In my matches with TD, by far the dirtiest tactic I would use to win was with Candyman. You see, Candyman’s special ability is that he changes the ball so that, rather than bouncing off a wall, it teleports through to the opposite wall of the stage. And so, all I would do is sit in a corner, repeatedly hitting the ball against the wall before all of a sudden popping my special and teleporting it across the other side of the map, behind TD’s back, causing a bucketload of fury over the microphone at me. And it was fun.
Further, like any old school fighting game, there are little quirks to the game which overcome certain gameplay issues. For instance, a character never instantly hits the ball. Instead, there is “hit lag”, which basically means that upon hitting the ball there is a short span of time where the character is suspended before the ball is actually propelled away. During this time, an enterprising opponent can interrupt the attack by “bunting” it, which will lob it in the air to be hit again.
Additionally, this ball can move really quite fast. As a result, it would be unfortunate if your own strike came back to knock you out. So, when you hit the ball, it will changes to your colour and become harmless to you, remaining that way until it is either hit by another player, or “bunted”, which will temporarily slow it down and neutralise it so that it’s harmless to any player. Whilst this setting can be turned off, leaving it on makes for it’s own challenge by increasing the difficulty of timing.
Each game is short, lasing perhaps five minutes for the longest of games. Individual rounds in each game rarely last more than twenty seconds, though serious intense matches can last a few seconds more than that. As a result, it’s the ideal game for just picking up and playing on a whim with some friends.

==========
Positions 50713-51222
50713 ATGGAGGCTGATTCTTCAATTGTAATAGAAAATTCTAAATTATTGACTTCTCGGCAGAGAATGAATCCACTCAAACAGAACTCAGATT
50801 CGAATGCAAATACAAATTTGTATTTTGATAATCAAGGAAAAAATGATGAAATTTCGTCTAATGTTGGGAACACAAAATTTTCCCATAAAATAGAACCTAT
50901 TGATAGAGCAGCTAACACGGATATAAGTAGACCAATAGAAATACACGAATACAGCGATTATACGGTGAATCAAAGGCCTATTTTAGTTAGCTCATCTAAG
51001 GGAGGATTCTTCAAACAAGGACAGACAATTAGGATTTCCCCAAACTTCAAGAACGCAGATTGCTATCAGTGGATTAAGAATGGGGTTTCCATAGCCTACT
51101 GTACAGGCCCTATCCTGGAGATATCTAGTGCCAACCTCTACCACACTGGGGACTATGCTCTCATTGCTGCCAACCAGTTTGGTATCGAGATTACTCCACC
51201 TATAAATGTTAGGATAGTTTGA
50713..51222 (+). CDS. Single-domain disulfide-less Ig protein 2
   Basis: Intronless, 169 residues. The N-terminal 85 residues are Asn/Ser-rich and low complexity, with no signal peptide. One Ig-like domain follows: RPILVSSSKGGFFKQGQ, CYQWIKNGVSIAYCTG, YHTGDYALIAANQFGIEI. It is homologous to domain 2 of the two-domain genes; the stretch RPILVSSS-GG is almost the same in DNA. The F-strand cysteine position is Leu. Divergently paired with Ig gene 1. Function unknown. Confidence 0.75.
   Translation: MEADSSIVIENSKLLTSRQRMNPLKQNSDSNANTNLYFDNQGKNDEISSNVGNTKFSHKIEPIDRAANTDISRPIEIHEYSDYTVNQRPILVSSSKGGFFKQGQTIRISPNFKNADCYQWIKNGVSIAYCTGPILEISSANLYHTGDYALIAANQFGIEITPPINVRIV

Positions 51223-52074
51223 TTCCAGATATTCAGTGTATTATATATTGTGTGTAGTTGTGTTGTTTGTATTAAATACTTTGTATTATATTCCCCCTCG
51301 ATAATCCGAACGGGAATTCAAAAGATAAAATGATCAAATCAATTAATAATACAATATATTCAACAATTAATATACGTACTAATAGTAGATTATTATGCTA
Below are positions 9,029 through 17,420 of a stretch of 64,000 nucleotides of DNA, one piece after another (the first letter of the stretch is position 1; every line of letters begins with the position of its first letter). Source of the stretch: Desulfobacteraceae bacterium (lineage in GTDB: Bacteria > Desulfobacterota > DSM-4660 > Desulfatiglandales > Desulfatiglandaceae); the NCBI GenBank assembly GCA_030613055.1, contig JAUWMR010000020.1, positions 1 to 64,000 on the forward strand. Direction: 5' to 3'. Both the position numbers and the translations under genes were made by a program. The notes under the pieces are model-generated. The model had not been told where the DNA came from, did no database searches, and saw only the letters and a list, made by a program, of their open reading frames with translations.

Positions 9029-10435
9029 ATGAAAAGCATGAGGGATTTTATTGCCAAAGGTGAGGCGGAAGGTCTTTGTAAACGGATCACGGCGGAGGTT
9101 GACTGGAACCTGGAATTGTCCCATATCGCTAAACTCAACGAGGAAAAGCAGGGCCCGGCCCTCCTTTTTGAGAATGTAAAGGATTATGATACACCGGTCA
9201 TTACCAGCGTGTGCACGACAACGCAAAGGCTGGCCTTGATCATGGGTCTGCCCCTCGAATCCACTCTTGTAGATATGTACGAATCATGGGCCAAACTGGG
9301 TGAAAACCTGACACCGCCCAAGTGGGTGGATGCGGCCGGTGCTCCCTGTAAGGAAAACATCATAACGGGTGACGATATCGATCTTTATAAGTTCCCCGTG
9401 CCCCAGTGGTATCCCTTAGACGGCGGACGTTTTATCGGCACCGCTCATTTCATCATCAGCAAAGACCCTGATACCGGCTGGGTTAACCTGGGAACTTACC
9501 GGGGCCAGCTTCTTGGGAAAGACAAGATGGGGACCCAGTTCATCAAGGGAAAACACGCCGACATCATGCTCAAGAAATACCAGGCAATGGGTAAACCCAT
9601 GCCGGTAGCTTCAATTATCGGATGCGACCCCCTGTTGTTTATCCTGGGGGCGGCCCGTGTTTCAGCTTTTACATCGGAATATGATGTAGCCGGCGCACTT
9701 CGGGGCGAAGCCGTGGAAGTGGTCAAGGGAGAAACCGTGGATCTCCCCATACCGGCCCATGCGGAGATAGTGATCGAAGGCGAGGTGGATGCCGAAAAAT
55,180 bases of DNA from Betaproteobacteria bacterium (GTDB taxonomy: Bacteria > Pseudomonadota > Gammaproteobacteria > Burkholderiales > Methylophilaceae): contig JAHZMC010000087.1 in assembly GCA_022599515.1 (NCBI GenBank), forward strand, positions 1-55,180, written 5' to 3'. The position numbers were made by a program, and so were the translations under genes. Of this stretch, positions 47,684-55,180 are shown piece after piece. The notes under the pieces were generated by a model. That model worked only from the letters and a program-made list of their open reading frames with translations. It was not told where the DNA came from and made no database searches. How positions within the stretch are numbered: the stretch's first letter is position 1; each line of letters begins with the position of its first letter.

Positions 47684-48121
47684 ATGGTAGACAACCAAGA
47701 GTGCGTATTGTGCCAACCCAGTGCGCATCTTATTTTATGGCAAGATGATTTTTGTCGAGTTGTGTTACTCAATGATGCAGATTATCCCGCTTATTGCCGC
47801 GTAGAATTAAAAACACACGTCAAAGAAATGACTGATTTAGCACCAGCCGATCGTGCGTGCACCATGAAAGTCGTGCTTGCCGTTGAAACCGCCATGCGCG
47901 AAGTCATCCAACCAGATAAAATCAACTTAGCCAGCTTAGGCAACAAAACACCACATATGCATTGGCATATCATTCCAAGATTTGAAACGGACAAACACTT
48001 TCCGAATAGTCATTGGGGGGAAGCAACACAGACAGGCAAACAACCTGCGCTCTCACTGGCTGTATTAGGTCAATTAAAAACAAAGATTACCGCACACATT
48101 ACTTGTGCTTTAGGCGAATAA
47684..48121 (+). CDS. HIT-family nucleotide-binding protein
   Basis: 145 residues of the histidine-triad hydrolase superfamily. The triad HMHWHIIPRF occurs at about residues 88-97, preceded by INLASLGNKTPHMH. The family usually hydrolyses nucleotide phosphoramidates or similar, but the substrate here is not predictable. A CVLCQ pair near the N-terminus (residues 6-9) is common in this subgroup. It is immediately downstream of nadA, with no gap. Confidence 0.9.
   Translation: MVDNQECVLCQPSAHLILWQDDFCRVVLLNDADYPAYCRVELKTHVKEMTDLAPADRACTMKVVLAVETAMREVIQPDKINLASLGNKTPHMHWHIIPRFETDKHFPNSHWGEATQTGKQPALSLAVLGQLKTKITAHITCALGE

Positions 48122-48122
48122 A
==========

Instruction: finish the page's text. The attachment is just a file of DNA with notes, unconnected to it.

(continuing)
Speaking of which, and once again, Lethal League shines. It is perhaps one of the few PC games to be released in the past few years that you can play with your friends in the same room on a single PC, all at once. How many games can say that now? You can hook up console controllers to have lots of people playing hot seat. Now, if you were to hook up your PC to a big TV and have a four player free-for-all, I’m not saying it would be fun, but… Oh, heck, it would be amazing!
One more thing to mention: The music in this game is great. Truly iconic. Each stage has its own sound track, and they are all tunes that really reflect the insane nature of the game. If you heard any of the tracks outside of the game, you would instantly know it’s from Lethal League.
All in all, Lethal League is by far one of the best gaming experiences I’ve had in a while. It definitely excels when you play with friends, but you can play against the CPU. The unique gameplay mechanics really make it shine, especially given how easy it is for anyone to pick up. This is definitely a Street Fighter, rather than a Tekken, when it comes to move sets, so there’s no learning intricate button combos. The only issue I really had was that my fingers were getting a bit confused in the heat of the moment, and I often found myself tapping jump rather than strike. Whilst I’m certain a console controller would help here, you are able to rebind the keys and, like any game, there is an aspect of simply getting used to the controls.
If you’re looking for a game to mess about on with a few friends, look no further. This is definitely a little known gem that really deserves more attention.
Lethal League is developed by Team Reptile. You can find it on Steam for £9.99. Article written for Spirit of the Robot by Static.